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A Few Questions Please..  
User currently offlineSupermatelot From United Kingdom, joined May 2005, 8 posts, RR: 0
Posted (8 years 11 months 3 weeks 4 days 12 hours ago) and read 1760 times:

Im currently helping somebody research a university project on UK consumer law and one topic is related to smokers and long haul flights.

I have researched around and would like clarification or correction on a few opinions I have formed please.

Have any airlines gained permission to run aircon at a less efficient rate only by imposing a total smoking ban?

The air quality on smoking permitted flights was higher than non-smoking due to the aircon levels.

Could somebody give a few comparisons on the air recirc frequency in both scenarios please?

Passive smoking is a myth because the air circulation is vertical not horizontal therefore would only affect those sat in the same row??

There is a higher possibility of contracting airborne viruses on none smoking flights due to the recirc percentages??

Airlines ban smoking in order to save on maintenance costs and fuel efficiency and are also under pressure from government health watchdogs who oppose smoking??

Smoking and not being able to smoke is a huge factor in recent consequences of 'air rage'.

Thankyou in advance.

11 replies: All unread, jump to last
 
User currently offlineCorey07850 From United States of America, joined Feb 2004, 2528 posts, RR: 5
Reply 1, posted (8 years 11 months 3 weeks 4 days 12 hours ago) and read 1749 times:

Smoking has nothing to do with an airline's decision, it's a government regulation... It has nothing to do with health and everything to do with safety (think: fire in enclosed places)

User currently offlineSlamClick From United States of America, joined Nov 2003, 10062 posts, RR: 68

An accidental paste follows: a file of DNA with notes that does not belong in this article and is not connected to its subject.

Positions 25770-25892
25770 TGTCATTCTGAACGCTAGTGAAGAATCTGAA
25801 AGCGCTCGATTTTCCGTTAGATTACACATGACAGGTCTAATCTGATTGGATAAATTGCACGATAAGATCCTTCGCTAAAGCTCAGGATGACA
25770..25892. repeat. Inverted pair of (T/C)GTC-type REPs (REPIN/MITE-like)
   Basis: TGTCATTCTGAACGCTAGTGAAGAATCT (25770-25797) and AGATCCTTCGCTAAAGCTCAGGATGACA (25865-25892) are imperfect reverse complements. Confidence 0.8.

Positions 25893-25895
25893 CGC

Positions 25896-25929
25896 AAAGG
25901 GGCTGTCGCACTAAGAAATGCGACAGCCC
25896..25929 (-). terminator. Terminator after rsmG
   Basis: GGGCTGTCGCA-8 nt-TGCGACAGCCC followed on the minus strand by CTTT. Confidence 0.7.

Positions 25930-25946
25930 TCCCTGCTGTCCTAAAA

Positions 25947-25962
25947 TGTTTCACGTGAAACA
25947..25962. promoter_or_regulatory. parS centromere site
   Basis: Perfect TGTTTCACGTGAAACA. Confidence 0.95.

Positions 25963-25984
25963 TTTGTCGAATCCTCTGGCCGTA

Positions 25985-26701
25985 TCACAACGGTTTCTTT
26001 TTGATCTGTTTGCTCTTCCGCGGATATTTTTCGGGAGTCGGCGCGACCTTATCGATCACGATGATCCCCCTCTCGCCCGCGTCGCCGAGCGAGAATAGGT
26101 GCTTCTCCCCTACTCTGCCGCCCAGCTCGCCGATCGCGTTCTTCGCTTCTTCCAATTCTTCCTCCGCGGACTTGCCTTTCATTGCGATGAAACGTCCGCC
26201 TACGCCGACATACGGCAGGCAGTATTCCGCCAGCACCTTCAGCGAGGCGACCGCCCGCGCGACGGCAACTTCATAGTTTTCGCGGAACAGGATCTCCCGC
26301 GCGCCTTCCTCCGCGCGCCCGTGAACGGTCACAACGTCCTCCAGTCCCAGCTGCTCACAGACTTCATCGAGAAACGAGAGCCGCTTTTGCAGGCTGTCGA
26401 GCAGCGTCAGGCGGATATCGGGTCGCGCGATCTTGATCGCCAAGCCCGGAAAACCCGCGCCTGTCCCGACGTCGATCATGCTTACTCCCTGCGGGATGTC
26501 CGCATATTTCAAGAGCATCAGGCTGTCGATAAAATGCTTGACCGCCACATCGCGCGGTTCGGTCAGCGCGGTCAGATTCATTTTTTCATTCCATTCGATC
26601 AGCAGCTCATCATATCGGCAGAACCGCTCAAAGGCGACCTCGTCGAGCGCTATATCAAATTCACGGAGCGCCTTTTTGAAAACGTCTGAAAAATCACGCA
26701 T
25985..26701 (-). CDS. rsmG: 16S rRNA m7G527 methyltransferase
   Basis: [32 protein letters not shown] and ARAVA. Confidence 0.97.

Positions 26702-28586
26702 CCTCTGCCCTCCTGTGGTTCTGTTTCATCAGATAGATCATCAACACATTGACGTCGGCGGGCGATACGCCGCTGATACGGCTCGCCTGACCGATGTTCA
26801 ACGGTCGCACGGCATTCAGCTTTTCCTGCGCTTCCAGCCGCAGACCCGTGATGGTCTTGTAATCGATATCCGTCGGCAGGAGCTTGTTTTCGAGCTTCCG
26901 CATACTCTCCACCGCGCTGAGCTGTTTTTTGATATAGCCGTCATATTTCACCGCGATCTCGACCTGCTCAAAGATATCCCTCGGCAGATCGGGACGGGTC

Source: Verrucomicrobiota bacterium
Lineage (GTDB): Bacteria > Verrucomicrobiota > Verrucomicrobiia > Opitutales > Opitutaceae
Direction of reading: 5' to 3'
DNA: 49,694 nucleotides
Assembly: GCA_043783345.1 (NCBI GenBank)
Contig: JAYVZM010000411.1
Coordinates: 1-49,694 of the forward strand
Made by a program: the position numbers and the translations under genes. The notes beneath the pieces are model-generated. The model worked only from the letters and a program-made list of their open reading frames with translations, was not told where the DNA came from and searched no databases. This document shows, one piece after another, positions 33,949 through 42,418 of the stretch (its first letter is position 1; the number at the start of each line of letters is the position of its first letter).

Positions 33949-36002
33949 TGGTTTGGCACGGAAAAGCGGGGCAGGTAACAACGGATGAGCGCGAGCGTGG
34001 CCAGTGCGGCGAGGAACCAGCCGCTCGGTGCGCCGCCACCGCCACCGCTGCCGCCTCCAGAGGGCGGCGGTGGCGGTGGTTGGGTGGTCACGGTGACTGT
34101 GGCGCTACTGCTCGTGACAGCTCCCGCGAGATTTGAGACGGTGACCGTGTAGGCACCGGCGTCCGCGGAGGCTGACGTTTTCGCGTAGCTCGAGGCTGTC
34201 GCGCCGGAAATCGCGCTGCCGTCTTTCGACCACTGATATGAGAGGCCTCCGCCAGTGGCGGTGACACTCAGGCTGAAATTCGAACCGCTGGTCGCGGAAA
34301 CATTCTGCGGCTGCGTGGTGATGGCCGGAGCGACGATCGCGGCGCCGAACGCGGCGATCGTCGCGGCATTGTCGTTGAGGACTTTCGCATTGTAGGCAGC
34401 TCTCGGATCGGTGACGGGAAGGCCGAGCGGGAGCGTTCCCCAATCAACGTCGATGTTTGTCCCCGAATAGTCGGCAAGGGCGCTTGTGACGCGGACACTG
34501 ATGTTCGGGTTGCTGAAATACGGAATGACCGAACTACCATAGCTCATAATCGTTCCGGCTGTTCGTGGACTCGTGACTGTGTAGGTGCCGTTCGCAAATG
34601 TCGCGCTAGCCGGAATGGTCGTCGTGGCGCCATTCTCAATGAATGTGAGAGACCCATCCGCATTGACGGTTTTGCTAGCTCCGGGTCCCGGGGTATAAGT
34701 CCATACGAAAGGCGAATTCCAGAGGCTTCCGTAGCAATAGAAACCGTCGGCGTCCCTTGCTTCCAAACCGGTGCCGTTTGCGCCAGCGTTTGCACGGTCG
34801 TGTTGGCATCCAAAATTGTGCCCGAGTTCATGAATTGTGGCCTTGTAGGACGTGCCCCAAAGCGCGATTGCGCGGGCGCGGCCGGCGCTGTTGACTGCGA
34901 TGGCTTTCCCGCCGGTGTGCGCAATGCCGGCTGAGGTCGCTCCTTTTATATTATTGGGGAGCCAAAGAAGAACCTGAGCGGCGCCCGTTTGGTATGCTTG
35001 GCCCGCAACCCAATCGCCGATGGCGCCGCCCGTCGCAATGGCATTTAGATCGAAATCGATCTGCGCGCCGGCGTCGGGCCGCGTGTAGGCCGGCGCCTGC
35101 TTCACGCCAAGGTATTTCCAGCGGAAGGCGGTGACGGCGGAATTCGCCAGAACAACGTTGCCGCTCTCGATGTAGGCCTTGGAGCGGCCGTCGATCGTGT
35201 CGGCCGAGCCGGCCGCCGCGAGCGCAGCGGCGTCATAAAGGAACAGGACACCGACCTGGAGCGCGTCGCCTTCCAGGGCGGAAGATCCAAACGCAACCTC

Reply 2, posted (8 years 11 months 3 weeks 4 days 11 hours ago) and read 1732 times:

I think that some of your opinions are just as wrong as it is possible to be.

Quoting Supermatelot (Thread starter):
Have any airlines gained permission to run aircon at a less efficient rate only by imposing a total smoking ban?

"Gained" permission? The knobs are in my cockpit. Whose permission do I need? The a/c controls have not changed since the plane was built.

Quoting Supermatelot (Thread starter):
The air quality on smoking permitted flights was higher than non-smoking due to the aircon levels.

Absolutely the opposite of my experience (other than recirc having nothing to do with it)

Quoting Supermatelot (Thread starter):
Passive smoking is a myth because the air circulation is vertical not horizontal therefore would only affect those sat in the same row??

I could smell the cigarette smoke in the cockpit. I'd come home from a trip with my clothes smelling of cigarette smoke.

Quoting Supermatelot (Thread starter):
Airlines ban smoking in order to save on maintenance costs

Sure did that. The tars in the smoke clogged the sense lines in temperature and pressurization controllers. I've seen brown streaks from the outflow valve clear to the tail of the airplane on a DC-10. Cigarette smoke was very damaging to airplanes.

Quoting Supermatelot (Thread starter):
Smoking and not being able to smoke is a huge factor in recent consequences of 'air rage'.

If that is true then clearly we need to test passengers for this dangerous drug and deny boarding to all nicotine users. If they have no more self-discipline that that I don't want them on my airplane.


By the way, scientific research consists of finding out what the facts are and coming to conclusions based on those facts. It sounds like you are looking for quotes from us to support the conclusions you reached before beginning research.



Happiness is not seeing another trite Ste. Maarten photo all week long.
User currently offlineSupermatelot From United Kingdom, joined May 2005, 8 posts, RR: 0
Reply 3, posted (8 years 11 months 3 weeks 4 days 11 hours ago) and read 1731 times:

Here is one example slamclick..

Surprisingly, alcohol is not the main cause of air rage, with drunkenness only accounting for 25% of all incidents.
Instead anxiety through delays, cramped conditions and restrictions such as banned smoking are the leading causes. http://www.flighthealth.org/air-rage.htm

Im not seeking argument,just informed clarification.No need for the hostility.


User currently offlineSlamClick From United States of America, joined Nov 2003, 10062 posts, RR: 68